Monday, May 25, 2015
While I was a Sinner
I really appreciate people who are open... who share something they have struggled with, and offer the scriptures and teachings and circumstances that gave them the victory over their sin for the glory of God.
But I don't feel that I'm very good at sharing those things myself. I don't like sharing struggles that others were included in, because I don't want it to sound like I am complaining about the people involved. But on the flip side, if I feel like I am the only person who sinned in the situation, I have an even harder time opening up, because I know that I can be the only one held accountable.
And I hate to disappoint others. I hate to admit impatience to someone who has just told me they were impressed with how patient I was in that situation When someone tells me that my relationship with my siblings is encouraging to them, I think of how I used to egg Tori into an argument, and how even now, me and a certain sibling can get into a disagreement multiple times a day. I am too proud to admit to people that I'm really not as humble as some seem think.
I share a lot on this blog. I share all the completed projects, all the ministries, all the coffee, all the laughs, and all the things that I've found to be a blessing, that I have time for. I've even -a couple of times- shared a few things that the Lord had convicted me about. But I don't often share how there are days where all I've done all day is browse facebook and pinterest. How far behind I can get in my duties, and how often I "shorten" my bible time because I've wasted time that I could have used in that pursuit.
Sometimes, the things that I share... they are the truth. But they are also only part of the truth.
Last week found me in the kitchen crying, basically telling Daddy that I didn't feel like people knew the real me. I had been struggling for a couple weeks. Not badly, at first, but before I realized it, it was totally consuming my thoughts. I had been finding myself very impatient, and selfish, and distrustful (of others intentions and, worse of some of the things God had put in my life). Mostly in my thoughts, but it was spilling out more and more into my actions. And the more I realized these sins, the more it made me feel guilty to hear others saying that I had done such and such good. But I still couldn't bring myself to humbly admit that I am still simply a human sinner, though a human sinner covered by grace I may be.
Because that is what everyone of us is. "“None is righteous, no, not one". Ever since Eve ate the fruit of the tree of good and evil, we have all been born with a natural bend for sin. (Romans 5:12) It's what's easy. It's what seems fun to our flesh. It effects everything around us.
God sent His Son to die on the cross for us. Because of his gift of righteousness -taking our sin on him and giving us, in its place, HIS righteousness- because of that double imputation, we don't have to be known by our sin. "He was pierced for our transgressions; he was crushed for our iniquities; upon him was the chastisement that brought us peace, and with his wounds we are healed." Christ shines through us. We are to live in the world. And that means that everything we do will be stained by sin. Even our best works are as dirty rags.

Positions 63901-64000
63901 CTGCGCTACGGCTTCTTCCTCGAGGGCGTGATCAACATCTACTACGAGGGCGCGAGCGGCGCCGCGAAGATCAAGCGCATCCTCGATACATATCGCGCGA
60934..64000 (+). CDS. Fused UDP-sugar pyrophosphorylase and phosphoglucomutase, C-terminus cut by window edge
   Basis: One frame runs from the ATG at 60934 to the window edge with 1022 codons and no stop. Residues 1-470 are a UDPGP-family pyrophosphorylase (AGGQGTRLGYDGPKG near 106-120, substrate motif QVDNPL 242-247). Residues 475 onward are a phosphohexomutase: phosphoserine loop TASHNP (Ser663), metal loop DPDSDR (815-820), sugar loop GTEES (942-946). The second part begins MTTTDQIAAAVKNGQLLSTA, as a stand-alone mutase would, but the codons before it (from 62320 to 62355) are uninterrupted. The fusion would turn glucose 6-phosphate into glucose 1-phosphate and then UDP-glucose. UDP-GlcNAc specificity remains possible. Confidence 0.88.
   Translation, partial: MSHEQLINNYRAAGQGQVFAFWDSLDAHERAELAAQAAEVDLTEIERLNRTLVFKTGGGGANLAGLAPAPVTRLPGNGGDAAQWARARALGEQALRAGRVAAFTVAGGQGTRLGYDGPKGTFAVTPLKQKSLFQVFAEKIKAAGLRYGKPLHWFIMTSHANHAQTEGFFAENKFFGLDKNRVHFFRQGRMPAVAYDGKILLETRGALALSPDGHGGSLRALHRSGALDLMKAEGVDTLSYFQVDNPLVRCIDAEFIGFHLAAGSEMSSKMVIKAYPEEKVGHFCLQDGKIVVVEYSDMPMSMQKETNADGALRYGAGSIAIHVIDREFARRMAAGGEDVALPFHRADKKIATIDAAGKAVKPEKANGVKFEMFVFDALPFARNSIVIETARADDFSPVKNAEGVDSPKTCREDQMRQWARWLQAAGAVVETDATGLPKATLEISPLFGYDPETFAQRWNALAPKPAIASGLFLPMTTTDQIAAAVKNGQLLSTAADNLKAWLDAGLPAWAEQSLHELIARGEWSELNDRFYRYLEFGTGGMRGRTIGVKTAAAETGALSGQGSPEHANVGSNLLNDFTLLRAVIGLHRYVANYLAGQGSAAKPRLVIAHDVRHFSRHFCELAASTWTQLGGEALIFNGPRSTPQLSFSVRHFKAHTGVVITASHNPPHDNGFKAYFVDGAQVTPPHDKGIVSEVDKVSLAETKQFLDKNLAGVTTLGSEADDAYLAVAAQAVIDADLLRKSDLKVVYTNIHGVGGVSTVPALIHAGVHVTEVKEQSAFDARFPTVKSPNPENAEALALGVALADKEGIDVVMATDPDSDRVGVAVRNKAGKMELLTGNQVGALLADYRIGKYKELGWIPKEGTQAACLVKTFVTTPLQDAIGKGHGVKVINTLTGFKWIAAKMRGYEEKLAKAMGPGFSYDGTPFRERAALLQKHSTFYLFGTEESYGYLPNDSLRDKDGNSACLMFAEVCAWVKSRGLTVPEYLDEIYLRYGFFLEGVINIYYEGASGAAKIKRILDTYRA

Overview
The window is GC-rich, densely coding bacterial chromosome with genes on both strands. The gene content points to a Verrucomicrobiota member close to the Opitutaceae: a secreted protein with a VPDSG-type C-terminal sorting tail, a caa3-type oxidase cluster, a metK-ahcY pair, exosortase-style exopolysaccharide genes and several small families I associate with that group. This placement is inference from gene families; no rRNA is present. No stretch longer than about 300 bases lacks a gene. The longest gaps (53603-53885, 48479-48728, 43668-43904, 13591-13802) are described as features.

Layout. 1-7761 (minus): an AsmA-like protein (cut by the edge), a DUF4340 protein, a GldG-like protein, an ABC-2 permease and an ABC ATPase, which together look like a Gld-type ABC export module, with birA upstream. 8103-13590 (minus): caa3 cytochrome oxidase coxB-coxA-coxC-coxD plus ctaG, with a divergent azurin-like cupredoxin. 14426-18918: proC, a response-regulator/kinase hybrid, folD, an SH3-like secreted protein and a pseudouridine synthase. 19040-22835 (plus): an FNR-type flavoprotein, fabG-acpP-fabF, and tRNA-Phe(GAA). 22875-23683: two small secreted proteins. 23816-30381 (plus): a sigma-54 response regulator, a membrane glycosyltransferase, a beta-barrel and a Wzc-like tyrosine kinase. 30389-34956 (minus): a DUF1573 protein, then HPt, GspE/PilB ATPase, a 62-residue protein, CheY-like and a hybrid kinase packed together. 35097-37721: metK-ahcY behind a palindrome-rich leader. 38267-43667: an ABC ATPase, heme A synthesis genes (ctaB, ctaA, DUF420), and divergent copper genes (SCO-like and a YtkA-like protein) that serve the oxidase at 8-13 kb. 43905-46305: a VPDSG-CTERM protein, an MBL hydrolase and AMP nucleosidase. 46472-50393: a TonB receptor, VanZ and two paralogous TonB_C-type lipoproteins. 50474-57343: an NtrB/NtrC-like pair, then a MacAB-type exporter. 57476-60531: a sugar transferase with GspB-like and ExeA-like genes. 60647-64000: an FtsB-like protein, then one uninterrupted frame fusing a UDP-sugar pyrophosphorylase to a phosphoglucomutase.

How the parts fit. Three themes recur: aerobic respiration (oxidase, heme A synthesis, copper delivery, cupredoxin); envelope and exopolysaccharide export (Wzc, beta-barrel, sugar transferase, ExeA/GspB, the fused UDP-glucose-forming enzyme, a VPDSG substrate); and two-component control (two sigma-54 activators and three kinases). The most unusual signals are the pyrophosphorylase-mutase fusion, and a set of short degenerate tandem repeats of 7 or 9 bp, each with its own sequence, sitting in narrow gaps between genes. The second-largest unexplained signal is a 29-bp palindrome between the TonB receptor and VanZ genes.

Once he has called us his own, our sin is not what defines us. Oh, it's still there. Even Paul admitted, "Three times I pleaded with the Lord about this, that it should leave me. But he said to me, “My grace is sufficient for you, for my power is made perfect in weakness.” Therefore I will boast all the more gladly of my weaknesses, so that the power of Christ may rest upon me". We are no longer of this world, and to the praise and glory of God, once Christ fills us with His light, He is our identity. Not our past sins. Not even our current sins. But His grace.
This doesn't mean that we go on sinning because he paid for all. Out of our thankfulness to and love for Christ, we are to, with his merciful help, live in the way he has called us. But not to earn our salvation. We can never do enough to earn salvation, because only one "small" sin is all it takes to outweigh all good. Martin Luther, the "Father of the Reformation", was led to believe that he had to earn his salvation, and he used to literally "beat his body into submission" with whips and chains to pay for his sins. It was not until God showed him that faith is a gift by grace, not works, that he understood that no amount of sorrow or pain would pay for his sins, but only acceptance of the sacrifice of God. "For by grace you have been saved through faith. And this is not your own doing; it is the gift of God, not a result of works, so that no one may boast."
But that sorrow over sin IS there for a reason. After I shared with my parents my struggle with all the sin I was seeing in my life, and how it was weighing me down so severely, Mama pulled up this sermon by Voddie Baucham to listen to. And he makes soooo many good points. But my favorite may have been that, if we could not recognize, remember, feel remorse for, and abhor our sin... how could we truly understand what God has saved us from? 'I am not what I should be... but, thank God, I know I am not what I was.'
I'm not perfect. I don't want to even pretend that I am. I can't promise I will find it any easier to share my short fallings on this blog. But I want to remind each of you that any good you see -any encouragement you get- any way my writings are used- is simply God working through a sinful human, whom he has redeemed for no other purpose than that it magnifies his glory. That while I am yet a sinner, he loves me.